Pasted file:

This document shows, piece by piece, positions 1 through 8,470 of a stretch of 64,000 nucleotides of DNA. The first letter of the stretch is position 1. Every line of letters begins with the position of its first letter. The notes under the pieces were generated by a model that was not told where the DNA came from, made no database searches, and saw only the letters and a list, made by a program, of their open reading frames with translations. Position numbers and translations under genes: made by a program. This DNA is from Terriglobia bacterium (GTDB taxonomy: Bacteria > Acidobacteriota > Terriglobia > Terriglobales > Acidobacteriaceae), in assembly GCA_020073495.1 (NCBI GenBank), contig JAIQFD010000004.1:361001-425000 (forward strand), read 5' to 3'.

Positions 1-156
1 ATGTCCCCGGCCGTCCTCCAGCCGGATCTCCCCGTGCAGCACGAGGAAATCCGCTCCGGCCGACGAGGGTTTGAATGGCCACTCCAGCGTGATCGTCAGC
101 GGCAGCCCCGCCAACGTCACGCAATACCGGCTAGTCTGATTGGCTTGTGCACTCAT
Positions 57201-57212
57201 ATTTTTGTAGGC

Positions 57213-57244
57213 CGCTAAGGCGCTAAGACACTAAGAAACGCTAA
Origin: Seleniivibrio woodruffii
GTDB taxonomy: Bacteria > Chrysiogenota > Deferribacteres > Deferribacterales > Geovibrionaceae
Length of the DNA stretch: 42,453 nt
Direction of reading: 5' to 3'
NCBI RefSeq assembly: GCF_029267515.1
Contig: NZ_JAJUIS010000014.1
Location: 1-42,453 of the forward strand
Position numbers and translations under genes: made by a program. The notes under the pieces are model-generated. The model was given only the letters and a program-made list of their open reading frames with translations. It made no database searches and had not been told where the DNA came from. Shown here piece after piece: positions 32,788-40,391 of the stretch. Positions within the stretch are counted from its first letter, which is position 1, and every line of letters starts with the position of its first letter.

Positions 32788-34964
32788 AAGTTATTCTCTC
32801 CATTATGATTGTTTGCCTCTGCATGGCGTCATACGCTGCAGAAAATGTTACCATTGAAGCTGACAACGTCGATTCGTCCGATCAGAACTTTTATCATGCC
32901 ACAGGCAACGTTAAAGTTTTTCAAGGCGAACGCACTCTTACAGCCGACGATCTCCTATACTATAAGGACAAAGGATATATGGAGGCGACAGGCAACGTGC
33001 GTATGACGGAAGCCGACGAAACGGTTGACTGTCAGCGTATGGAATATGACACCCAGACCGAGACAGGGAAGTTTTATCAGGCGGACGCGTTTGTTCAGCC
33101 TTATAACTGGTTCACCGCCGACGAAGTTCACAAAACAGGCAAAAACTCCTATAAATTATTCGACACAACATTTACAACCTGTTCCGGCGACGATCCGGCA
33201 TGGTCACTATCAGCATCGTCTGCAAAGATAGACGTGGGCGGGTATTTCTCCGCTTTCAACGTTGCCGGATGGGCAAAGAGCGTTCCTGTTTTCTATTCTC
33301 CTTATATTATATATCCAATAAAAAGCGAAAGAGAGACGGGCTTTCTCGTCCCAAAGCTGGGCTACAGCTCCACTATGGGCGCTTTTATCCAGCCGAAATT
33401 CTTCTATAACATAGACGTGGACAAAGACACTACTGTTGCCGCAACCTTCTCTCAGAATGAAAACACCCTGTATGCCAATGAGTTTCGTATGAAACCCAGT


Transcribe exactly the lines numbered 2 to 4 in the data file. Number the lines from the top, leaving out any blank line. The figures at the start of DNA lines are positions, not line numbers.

Positions 1-156
1 ATGTCCCCGGCCGTCCTCCAGCCGGATCTCCCCGTGCAGCACGAGGAAATCCGCTCCGGCCGACGAGGGTTTGAATGGCCACTCCAGCGTGATCGTCAGC
101 GGCAGCCCCGCCAACGTCACGCAATACCGGCTAGTCTGATTGGCTTGTGCACTCAT